At the end of this year, EU regulations will no longer apply to UK insurers.
At the end of this year, EU regulations will no longer apply to UK insurers, even though the UK’s regulatory rulebook will look almost identical in substance at that point. Post-Brexit, the powers for shaping UK insurance regulation will be split between the UK Parliament, HM treasury and the regulators.
It seems unlikely that the UK can have its cake and eat it!
Chicken or egg?
The UK’s commitment to align (or not) to EU rules will shape its future relationship with Europe. To secure market access, Europe expects a ‘level playing field’; the UK rejects becoming a ‘rule-taker’.
The Political Declaration puts regulatory autonomy and equivalence at the centre of future trade in financial services. Politicians and regulators recognise that this arrangement would permit divergence without tearing up the existing rulebook. However, the EU’s insistence that equivalence is at their sole discretion remains a stumbling block and in any case, equivalence will not give the same market access as current passporting rights.
Divergence and discretion
Divergence will allow the UK to tailor UK rules to better reflect the nuances of the UK market. For example, Solvency II’s risk margin is too sensitive to interest rates and has resulted in UK annuity providers holding more capital than seems appropriate. Europe has rigidly resisted calls to modify the risk margin’s design or fixed cost of capital assumption and it can be expected that UK changes will be closely monitored in Europe.
Reporting requirements and availability of the matching adjustment are further areas that the PRA could simplify. The PRA might also have greater latitude to exercise its discretion and issue waivers where there is justification to do so.
Divergence will not necessarily occur solely at the instigation of the UK however. The EU’s own rulebook will also evolve, raising the spectre of the UK aligning with rules it has been unable to influence. EIOPA and the European Commission are unlikely to take account of UK input as part of the Solvency II 2020 review. If the UK does not adopt similar changes, then it will be more challenging for pan-UK/EU insurance groups to manage compliance, capital, governance, operations and reporting.
The EU and the UK have committed to assessing equivalence by the end of June 2020, but this is restricted to areas of EU Directives that currently contain equivalence provisions. In the insurance sector, this is limited and equivalence will be no substitute for market access. It would however facilitate cross-border reinsurance, group supervision and using local solvency rules as a basis for inclusion in group solvency. Equivalence might therefore deliver some efficiencies to large UK insurance groups with material European activities, but it is generally less relevant to domestic carriers.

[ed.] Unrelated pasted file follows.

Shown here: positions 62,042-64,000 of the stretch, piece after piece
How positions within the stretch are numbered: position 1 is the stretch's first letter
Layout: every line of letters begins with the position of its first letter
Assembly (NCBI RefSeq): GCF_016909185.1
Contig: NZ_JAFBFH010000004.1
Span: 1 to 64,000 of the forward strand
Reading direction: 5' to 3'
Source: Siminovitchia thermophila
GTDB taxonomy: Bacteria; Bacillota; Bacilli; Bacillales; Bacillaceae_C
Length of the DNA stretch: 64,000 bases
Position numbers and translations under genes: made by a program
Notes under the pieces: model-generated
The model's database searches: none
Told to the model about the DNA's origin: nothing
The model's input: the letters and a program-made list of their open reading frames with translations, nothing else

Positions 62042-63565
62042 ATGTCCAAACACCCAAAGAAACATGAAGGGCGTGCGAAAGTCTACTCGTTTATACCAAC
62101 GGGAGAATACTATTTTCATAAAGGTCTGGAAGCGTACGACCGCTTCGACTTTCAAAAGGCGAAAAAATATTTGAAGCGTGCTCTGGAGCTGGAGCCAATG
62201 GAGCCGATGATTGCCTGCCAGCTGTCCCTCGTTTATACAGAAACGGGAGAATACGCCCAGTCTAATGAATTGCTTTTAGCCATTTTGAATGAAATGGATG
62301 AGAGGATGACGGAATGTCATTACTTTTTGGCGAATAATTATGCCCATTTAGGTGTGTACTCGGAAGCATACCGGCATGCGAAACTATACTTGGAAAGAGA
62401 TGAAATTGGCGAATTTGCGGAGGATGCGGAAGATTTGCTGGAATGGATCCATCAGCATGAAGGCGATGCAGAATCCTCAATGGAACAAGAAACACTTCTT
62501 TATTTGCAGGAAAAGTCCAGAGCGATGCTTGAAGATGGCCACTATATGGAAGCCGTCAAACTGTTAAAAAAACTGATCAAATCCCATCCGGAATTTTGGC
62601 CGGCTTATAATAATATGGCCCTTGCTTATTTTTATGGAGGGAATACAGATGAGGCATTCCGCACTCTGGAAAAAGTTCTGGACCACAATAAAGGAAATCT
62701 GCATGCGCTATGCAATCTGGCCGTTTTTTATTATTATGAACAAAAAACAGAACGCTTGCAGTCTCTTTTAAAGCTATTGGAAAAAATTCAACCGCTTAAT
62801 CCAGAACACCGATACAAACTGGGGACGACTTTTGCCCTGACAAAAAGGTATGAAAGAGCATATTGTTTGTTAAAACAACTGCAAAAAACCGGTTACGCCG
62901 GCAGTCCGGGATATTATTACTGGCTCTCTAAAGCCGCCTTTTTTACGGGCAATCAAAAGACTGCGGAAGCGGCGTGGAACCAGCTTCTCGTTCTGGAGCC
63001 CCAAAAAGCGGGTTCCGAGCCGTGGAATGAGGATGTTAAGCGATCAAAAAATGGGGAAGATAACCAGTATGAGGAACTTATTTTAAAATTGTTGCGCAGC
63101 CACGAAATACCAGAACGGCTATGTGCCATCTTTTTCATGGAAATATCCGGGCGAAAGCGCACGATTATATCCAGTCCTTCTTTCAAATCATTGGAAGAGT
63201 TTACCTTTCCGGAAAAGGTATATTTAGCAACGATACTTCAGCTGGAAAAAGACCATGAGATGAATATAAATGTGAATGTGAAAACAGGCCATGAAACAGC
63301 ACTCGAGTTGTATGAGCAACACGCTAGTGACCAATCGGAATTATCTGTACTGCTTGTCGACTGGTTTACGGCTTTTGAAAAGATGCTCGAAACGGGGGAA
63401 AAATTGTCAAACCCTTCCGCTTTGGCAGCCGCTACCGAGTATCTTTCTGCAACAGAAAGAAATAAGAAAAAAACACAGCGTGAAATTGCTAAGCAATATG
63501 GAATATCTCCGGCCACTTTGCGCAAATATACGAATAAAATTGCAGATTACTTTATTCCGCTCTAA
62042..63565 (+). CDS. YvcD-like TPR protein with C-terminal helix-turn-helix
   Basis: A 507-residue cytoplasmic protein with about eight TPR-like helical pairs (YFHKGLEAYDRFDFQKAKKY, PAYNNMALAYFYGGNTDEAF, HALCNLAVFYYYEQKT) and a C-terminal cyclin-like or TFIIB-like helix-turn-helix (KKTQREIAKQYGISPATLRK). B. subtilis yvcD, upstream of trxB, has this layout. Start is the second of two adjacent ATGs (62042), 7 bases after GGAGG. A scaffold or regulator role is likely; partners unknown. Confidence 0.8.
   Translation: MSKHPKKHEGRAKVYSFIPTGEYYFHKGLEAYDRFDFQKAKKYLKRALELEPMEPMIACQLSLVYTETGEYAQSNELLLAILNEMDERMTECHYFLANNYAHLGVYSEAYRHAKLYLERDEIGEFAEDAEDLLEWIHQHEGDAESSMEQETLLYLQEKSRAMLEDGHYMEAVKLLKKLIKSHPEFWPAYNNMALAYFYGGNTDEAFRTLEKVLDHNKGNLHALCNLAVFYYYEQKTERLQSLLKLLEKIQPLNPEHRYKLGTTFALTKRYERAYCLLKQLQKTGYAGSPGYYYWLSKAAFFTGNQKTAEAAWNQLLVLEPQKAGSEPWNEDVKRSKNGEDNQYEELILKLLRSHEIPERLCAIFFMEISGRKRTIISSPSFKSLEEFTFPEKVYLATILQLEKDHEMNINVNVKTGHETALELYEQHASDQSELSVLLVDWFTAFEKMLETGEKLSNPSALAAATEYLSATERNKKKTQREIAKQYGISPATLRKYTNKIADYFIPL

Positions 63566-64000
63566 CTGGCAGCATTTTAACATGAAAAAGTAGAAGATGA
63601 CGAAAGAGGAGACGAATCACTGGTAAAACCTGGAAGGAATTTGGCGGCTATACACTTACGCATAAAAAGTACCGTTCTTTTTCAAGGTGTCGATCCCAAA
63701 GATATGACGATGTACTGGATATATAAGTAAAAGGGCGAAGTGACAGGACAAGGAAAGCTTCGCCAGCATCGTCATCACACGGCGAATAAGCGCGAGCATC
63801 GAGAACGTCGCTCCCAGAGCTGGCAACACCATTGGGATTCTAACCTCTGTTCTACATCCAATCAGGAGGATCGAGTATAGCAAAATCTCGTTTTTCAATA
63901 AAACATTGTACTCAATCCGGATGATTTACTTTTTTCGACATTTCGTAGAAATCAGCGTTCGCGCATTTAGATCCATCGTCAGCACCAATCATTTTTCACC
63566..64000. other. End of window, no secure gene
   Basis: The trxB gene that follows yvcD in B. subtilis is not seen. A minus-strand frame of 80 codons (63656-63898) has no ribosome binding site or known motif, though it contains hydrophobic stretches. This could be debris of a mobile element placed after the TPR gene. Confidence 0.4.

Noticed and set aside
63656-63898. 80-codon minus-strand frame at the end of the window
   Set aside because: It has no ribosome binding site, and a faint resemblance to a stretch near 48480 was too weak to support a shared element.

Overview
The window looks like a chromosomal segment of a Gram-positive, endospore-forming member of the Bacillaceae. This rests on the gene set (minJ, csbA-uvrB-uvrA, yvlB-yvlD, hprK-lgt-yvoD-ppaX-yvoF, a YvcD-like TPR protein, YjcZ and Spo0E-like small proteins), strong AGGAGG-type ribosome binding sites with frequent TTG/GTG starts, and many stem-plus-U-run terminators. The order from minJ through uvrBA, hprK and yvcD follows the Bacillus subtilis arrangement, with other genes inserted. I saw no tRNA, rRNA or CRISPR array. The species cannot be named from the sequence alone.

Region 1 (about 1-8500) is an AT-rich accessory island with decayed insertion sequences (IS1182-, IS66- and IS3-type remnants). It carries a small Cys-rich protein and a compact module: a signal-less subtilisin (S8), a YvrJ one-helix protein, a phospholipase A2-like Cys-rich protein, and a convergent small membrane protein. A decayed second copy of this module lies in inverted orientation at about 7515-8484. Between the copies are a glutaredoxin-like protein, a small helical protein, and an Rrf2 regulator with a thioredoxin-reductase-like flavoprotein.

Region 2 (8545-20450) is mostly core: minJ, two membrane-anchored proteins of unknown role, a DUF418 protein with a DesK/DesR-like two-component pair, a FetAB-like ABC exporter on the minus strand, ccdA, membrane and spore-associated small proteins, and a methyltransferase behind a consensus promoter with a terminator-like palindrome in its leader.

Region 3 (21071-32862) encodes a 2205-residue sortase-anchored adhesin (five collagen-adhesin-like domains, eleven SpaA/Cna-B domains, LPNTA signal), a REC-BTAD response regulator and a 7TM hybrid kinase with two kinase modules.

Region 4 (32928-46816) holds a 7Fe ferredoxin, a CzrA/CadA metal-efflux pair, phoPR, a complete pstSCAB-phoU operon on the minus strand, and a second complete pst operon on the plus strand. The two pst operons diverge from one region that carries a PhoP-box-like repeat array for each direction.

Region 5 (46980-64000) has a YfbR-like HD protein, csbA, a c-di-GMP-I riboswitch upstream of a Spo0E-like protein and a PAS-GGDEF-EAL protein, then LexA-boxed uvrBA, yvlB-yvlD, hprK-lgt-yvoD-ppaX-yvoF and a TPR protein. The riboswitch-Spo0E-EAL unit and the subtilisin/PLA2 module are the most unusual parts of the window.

A key point to remember is that UK rules do not need to be identical – equivalence assessments are supposed to be outcomes focused. However, equivalence decisions can be rescinded unilaterally by the EU, making it difficult for business leaders to rely on it. The Prime Minister, Boris Johnson, acknowledged this when he called for a process of “structured withdrawal of equivalence findings”.
Horses for courses
There could be merit in exploring how the UK could differentiate its approach to international groups from that to domestic carriers, similar to its current directive/non-directive approach and Bermuda’s class system. This would enable groups that require equivalence to be subjected to rules more closely aligned to Europe, without imposing these on the rest of the UK market.
Competiveness of the UK regime
It would need to be ensured that such an approach would not introduce an element of anti-competitiveness within the UK. However divergence could enhance the UK market’s comparative attractiveness as a place to do business. This would likely reopen the debate about whether the PRA should have competitiveness written into its statutory objectives.
Fit for purpose
It is critical that the UK’s future regulatory regime is ‘fit for purpose’, being both capable of fostering growth and innovation and giving insurers support to respond to society’s challenges.
New technologies capable of enhancing customer experiences and transforming insurers’ product lines and operations are increasingly bringing new entrants to the market.
Regulators must be able to adapt regulatory approaches to safely test and monitor these developments, so that regulation does not become a barrier to entry.
Climate change, digitalised workforce, ageing populations, autonomous vehicles, cloud computing, sustainable finance, biotech, artificial intelligence, big data, cybersecurity all present material opportunities and threats to existing business models and regulation needs to be agile to respond to such fast-moving developments.
Where to next?
The UK benefits from its regulators’ established reputation, experience and credibility in international standards bodies such as the IAIS and UK regulators are committed to upholding international standards. A race-to-the-bottom approach is therefore highly unlikely.
Divergence presents opportunities for the UK to tailor its regulation and relieve business from overly-burdensome compliance, but much will depend on the terms of the future trade agreement negotiated with Europe. Until then, UK politicians, regulators and business cannot speak with certainty as to what changes might be made after 31 December 2020.
What changes to UK insurance regulation would you like to see? To discuss how the regulatory agenda might develop and affect your firm, please feel free to get in touch.
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